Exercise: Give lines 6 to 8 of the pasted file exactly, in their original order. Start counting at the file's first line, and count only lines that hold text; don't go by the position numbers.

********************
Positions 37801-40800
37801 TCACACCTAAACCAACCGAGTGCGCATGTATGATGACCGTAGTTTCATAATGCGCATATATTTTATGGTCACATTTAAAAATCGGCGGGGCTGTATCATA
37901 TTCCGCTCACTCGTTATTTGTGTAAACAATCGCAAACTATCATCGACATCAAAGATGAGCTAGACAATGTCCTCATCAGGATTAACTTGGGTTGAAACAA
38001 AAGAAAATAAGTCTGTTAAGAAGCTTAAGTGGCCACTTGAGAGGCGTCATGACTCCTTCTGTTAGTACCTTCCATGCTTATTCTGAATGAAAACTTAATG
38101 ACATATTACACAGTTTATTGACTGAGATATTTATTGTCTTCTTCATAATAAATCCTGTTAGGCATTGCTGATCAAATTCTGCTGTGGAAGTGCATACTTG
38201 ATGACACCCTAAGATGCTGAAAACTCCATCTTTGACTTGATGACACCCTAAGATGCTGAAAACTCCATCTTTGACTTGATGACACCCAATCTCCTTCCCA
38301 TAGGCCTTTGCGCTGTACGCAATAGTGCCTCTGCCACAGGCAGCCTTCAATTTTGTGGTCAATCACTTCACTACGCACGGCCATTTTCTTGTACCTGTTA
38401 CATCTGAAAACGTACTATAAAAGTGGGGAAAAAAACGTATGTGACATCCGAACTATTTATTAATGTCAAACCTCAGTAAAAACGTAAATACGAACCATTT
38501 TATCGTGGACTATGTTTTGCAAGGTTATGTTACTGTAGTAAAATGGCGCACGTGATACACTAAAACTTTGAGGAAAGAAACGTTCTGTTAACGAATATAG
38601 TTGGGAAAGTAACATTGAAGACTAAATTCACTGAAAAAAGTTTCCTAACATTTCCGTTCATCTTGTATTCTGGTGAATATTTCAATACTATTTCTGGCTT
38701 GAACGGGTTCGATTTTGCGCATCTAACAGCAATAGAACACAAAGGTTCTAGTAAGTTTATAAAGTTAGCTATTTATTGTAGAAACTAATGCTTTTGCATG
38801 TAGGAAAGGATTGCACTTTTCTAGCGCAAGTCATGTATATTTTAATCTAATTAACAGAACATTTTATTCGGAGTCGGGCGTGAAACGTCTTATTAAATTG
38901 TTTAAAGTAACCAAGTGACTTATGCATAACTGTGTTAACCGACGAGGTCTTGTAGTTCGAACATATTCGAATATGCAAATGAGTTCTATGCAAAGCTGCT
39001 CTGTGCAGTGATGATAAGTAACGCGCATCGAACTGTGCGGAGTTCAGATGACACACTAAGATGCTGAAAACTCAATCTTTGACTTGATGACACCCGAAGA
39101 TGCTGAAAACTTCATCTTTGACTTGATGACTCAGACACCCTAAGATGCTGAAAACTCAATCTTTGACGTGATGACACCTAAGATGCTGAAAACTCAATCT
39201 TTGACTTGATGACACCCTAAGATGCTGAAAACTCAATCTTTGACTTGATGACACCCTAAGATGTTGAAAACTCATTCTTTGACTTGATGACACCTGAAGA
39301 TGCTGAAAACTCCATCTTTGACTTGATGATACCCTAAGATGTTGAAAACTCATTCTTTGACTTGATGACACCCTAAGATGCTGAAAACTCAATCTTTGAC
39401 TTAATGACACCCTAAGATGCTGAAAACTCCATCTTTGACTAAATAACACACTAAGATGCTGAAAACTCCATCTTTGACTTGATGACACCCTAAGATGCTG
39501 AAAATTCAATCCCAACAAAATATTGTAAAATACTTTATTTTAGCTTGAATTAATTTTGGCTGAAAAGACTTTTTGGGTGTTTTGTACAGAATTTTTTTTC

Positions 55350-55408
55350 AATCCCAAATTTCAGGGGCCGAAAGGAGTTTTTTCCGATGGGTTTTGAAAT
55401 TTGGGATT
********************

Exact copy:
38201 ATGACACCCTAAGATGCTGAAAACTCCATCTTTGACTTGATGACACCCTAAGATGCTGAAAACTCCATCTTTGACTTGATGACACCCAATCTCCTTCCCA
38301 TAGGCCTTTGCGCTGTACGCAATAGTGCCTCTGCCACAGGCAGCCTTCAATTTTGTGGTCAATCACTTCACTACGCACGGCCATTTTCTTGTACCTGTTA
38401 CATCTGAAAACGTACTATAAAAGTGGGGAAAAAAACGTATGTGACATCCGAACTATTTATTAATGTCAAACCTCAGTAAAAACGTAAATACGAACCATTT